Until the pandemic hit, some analysts were calling ­Warren Buffett “washed up.” The performance of his company, Berkshire Hathaway, had badly trailed the S&P 500 index for years.

But then came some of the ­wildest and most unpredictable market moves in the past half-century…and in the midst of it all, 92-year-old Buffett launched an epic comeback. Over the past year, Berkshire Hathaway stock has trounced the S&P 500 returns by 10 percentage points, and its 10-year annualized performance suddenly stands at 13% versus the S&P’s 11%.

None of this should come as a surprise says leading “Buffettologist” Robert L. Bloch. The core of Buffett’s success has always been his ability to withstand and capitalize on stock ­markets at their most volatile.

Bottom Line Personal asked Bloch—whose father cofounded the tax-­preparation giant H&R Block, in which Buffett was once a shareholder—for his insights into why ­Buffett handles volatility so well and how his insight can improve your own investment performance…

Secrets to Handling Volatility

I’ve spent the past decade scouring ­Buffett’s letters and annual reports and corresponding with the Sage of Omaha himself. His simple, pithy observations—which cut to the heart of being smarter with money—have served as guideposts for my own portfolio, which has matched the S&P over the past decade.

The following five Warren Buffett statements are worth taping to the side of your computer screen…


When hamburgers go down in price, we sing the “Hallelujah ­Chorus” in the Buffett household. When hamburgers go up in price, we weep. There’s just something about investing that makes people behave irrationally. Wall Street is the only place that a consumer with cash to spend actually laments when there is a drop in prices. Investors would rather wait until markets are rising, commentators are upbeat and stocks are expensive to load up. I guess following the herd just feels safer.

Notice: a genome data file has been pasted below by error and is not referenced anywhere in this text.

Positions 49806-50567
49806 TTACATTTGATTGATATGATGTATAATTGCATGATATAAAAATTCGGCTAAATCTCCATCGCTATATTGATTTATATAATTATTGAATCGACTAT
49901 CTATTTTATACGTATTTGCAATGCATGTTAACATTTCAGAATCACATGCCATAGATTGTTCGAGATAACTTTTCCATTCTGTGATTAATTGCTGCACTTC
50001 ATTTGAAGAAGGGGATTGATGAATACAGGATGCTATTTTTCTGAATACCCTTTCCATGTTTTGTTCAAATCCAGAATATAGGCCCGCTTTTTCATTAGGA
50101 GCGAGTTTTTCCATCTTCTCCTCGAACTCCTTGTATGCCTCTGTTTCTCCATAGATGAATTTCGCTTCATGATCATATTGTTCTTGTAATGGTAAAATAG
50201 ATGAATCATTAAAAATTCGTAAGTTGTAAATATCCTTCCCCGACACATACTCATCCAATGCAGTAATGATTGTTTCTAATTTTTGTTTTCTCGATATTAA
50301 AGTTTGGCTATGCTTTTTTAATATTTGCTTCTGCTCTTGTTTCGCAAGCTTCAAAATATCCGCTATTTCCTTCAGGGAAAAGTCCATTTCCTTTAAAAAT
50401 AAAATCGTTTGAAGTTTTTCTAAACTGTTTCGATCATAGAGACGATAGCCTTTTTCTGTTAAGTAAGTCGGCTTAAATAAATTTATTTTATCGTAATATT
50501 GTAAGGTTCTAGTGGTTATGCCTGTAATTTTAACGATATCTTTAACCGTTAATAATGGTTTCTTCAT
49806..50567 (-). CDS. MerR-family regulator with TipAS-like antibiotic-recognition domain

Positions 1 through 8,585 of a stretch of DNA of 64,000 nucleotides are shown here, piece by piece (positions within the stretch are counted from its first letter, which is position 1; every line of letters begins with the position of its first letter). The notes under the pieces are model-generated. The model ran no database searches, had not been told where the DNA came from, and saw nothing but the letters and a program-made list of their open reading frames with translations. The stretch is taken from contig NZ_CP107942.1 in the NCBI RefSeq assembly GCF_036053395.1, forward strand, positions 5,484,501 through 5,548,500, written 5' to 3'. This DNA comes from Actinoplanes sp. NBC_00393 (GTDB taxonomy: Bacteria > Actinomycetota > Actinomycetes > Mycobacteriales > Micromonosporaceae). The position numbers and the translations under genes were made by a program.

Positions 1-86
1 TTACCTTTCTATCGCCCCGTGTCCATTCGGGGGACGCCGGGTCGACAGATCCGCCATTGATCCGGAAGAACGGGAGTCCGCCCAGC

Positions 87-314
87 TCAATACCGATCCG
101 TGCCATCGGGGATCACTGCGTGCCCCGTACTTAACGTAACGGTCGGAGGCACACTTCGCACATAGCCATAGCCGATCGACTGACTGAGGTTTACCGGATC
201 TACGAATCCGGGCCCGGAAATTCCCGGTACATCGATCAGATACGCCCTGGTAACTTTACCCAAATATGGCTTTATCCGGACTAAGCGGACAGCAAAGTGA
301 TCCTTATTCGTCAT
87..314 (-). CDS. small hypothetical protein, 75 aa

But Warren Buffett says that you pay a heavy price for that kind of reassurance. He deals with volatility so well because he regards falling prices as long-term bargains, not short-term losses. And the losses really are relatively short-term when you think about it.

Since 1928, the average “breakeven point” from the bottom of a bear market back to precrash levels took 26 months—or just over two years. The breakeven point for the 2020 bear market was just four months.

For Buffett, bear markets and corrections are also the only time he can find bargains among the highest-quality companies that rarely trade at discounts.


I buy on the assumption that they could close the market the next day and not reopen it for five years.The one quality that you need so that you can invest like Warren ­Buffett is patience. He doesn’t make rash, what-was-I-thinking moves in down markets because the daily price of any stock he owns is irrelevant to him. He is buying a piece of an actual business, not a fluctuating number in the ticker crawl at the bottom of the screen on CNBC.

Why does Buffett refer to a five-year time period? When he analyzes a business, he needs to be able to feel very confident that he can estimate its expected earnings over the next five years. Then he checks to see if the stock is selling at a reasonable price in relation to those estimates. If Buffett can’t get a handle on a company’s future earnings, he moves on to other prospects.

Day-to-day stock prices are driven by rumor and sentiment, but the underlying potential of a solid, high-quality business tends to remain the same. This mindset of focusing on the playing field—and not the scoreboard—leads Buffett to avoid investment moves for years at a time. He once cracked that the cornerstone of his investing philosophy is “lethargy bordering on sloth.”